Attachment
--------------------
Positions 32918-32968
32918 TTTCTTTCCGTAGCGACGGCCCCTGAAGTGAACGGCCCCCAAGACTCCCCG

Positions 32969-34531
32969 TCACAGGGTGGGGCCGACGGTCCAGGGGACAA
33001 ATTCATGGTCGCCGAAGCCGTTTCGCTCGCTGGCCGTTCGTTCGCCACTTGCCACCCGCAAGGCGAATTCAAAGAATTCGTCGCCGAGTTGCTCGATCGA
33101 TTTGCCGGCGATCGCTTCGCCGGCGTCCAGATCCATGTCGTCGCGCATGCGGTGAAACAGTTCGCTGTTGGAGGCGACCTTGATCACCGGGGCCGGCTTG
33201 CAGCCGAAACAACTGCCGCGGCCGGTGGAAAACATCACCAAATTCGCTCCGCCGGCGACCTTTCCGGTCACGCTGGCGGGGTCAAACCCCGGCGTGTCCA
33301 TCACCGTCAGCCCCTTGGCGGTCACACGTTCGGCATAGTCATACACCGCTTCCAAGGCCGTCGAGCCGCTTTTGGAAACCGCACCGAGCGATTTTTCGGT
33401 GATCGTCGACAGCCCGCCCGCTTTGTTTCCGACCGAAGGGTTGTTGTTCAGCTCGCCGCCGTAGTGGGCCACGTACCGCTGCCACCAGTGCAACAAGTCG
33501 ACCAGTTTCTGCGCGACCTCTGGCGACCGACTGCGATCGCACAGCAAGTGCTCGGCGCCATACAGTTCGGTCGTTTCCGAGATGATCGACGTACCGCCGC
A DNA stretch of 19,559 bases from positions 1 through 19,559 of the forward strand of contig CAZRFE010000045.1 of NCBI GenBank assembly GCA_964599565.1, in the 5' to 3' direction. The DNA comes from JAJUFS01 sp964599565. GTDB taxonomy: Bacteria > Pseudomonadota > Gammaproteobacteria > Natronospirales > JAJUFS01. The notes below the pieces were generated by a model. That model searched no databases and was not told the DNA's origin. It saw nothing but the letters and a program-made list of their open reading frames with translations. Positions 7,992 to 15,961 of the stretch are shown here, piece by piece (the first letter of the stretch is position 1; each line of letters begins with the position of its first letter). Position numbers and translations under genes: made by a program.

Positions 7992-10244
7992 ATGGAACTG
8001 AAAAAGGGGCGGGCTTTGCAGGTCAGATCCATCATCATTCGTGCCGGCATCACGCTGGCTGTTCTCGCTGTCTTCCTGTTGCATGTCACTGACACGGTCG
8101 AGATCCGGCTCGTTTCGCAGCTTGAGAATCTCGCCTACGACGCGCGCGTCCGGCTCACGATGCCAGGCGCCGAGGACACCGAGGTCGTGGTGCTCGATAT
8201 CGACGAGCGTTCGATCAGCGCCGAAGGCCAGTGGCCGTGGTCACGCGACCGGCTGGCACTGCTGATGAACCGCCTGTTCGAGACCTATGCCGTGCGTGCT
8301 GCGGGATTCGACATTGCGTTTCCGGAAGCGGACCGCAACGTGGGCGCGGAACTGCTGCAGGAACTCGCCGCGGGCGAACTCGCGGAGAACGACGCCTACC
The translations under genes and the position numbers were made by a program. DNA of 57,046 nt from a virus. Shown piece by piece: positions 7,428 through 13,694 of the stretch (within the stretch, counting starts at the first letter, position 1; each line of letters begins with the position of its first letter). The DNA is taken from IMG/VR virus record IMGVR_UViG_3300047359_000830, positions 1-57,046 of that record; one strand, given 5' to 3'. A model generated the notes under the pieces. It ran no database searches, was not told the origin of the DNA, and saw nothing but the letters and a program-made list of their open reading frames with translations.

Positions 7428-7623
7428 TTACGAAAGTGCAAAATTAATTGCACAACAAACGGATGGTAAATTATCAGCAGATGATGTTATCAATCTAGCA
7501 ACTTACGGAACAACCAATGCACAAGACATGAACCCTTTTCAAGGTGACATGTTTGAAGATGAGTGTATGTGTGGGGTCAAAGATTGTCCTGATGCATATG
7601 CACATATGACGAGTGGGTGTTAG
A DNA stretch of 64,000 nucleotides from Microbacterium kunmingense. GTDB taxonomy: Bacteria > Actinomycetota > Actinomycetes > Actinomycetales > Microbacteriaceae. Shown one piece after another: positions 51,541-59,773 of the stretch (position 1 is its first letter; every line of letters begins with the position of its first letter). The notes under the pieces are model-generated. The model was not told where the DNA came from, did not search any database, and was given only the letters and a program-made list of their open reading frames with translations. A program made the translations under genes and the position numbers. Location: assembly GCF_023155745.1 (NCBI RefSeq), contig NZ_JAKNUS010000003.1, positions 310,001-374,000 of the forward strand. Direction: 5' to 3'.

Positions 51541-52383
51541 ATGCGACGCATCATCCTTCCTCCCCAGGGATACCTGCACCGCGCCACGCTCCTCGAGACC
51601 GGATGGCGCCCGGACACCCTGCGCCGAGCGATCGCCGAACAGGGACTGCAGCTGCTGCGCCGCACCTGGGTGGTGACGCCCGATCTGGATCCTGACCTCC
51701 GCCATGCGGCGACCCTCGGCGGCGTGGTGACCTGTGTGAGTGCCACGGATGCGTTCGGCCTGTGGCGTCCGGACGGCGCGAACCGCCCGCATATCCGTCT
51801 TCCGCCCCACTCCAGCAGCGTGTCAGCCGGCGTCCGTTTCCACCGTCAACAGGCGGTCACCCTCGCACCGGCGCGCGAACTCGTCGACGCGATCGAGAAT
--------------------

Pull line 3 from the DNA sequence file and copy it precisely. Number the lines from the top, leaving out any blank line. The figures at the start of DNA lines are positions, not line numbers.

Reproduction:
Positions 32969-34531